Hewlett-Packard may cut its overall workforce by 8 to 10-percent, or a minimum of 25,000 jobs, starting next week. The details are slim for the moment, but a source close to the situation told Reuters that the cut may even include forced early retirements for around 5,000 people. The cuts are currently under discussion, and have not yet been finalized.
Bloomberg adds to the report, stating that the number includes 10,000 to 15,000 from HP’s enterprise services group. This department, which sells a range of information-technology services, has been beset by declining profitability.
The cut is part of newly installed CEO Meg Whitman's overall plan to return the Silicon Valley company back into positive growth. PC sales are reportedly dropping due to consumer favoritism towards tablets. The company has also been slow to shift away from IT services and focus on the current trend of cloud computing.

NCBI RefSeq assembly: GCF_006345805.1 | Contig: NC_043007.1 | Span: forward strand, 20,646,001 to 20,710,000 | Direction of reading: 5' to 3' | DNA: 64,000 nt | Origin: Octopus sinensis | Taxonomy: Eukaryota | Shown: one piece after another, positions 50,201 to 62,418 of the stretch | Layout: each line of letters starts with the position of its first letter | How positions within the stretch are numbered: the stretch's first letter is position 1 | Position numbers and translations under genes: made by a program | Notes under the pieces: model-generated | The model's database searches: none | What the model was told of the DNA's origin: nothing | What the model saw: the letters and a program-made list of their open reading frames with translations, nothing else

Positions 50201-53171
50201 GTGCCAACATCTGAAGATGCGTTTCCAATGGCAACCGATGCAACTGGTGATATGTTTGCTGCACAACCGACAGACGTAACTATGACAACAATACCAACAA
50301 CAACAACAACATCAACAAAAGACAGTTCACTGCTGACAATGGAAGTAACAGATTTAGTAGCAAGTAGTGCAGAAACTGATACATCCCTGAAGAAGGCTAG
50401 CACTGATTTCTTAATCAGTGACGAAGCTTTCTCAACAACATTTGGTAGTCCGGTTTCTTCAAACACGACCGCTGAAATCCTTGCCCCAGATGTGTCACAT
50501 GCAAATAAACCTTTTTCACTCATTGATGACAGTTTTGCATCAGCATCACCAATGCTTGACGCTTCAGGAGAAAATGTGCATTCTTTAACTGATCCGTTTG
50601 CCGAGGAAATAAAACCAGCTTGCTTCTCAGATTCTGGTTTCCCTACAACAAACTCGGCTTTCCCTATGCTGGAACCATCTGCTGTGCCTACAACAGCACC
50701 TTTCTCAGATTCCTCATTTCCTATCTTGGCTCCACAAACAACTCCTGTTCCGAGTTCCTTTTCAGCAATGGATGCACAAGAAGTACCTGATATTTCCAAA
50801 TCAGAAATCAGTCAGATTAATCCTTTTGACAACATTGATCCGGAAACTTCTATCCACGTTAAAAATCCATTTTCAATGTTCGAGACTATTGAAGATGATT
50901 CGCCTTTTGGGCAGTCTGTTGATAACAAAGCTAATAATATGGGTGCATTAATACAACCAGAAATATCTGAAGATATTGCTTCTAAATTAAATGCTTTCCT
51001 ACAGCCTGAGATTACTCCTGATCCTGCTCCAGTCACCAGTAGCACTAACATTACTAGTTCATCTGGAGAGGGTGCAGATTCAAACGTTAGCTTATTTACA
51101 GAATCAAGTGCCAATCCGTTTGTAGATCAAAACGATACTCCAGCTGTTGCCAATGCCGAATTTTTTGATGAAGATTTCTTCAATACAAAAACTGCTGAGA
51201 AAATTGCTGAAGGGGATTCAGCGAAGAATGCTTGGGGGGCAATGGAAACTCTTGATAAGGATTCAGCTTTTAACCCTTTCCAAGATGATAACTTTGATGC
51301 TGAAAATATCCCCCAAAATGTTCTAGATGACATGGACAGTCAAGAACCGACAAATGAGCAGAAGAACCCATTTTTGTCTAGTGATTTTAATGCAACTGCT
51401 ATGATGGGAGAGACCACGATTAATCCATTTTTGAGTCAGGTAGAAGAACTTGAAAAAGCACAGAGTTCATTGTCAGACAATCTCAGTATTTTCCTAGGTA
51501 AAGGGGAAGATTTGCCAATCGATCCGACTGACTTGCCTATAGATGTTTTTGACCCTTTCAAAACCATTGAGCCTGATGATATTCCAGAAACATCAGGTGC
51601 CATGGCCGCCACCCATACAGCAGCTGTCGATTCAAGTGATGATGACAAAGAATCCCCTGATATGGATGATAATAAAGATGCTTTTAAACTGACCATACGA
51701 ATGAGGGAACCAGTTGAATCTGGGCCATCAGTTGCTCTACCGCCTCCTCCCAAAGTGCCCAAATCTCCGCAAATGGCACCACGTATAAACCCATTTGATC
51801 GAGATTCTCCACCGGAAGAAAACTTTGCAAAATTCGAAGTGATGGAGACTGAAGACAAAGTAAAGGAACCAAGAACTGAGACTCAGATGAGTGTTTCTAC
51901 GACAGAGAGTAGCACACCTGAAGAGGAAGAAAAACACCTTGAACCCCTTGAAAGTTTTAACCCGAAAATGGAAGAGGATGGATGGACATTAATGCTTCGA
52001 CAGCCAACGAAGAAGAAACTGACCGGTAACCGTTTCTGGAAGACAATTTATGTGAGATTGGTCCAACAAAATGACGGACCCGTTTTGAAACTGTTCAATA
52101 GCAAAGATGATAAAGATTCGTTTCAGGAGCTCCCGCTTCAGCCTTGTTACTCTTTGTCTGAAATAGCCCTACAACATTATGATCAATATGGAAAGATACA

By eliminating 18,000 jobs, HP could save up to $1.2 billion, and add 50 cents to its annual per-share earnings. The company is reportedly working with management consulting firm McKinsey & Co. to draw up the job-cuts plan which Whitman is expected to reveal during the company's quarterly earnings call next Wednesday.
AllThingsD reports that the cuts won't be immediate: they will be carried out over a relatively long period of time, possibly a year or more. The exact number of the cuts is still unknown and considered a "moving target" that could grow or shrink before next week. Whitman is expected to say that the cuts are required to make needed investments.
"Whitman will argue that many of the cuts made at HP during the five years that Mark Hurd was at its helm were made without corresponding investments in new and growing initiatives," reports AllThingsD Arik Hesseldahl. "This 'cut and reinvest' theme will apply across the company, sources tell me. The process has been an intense one among HP’s senior executive ranks and has, as one source put it, 'consumed the company.'"
After the report of HP's possible job cuts surfaced, company shares dropped but then quickly rose upon news of restructuring. By 3pm EST shares were $22.10, and then $22.27 by the end of the day. The stock had already dropped 14-percent this year before Thursday's report.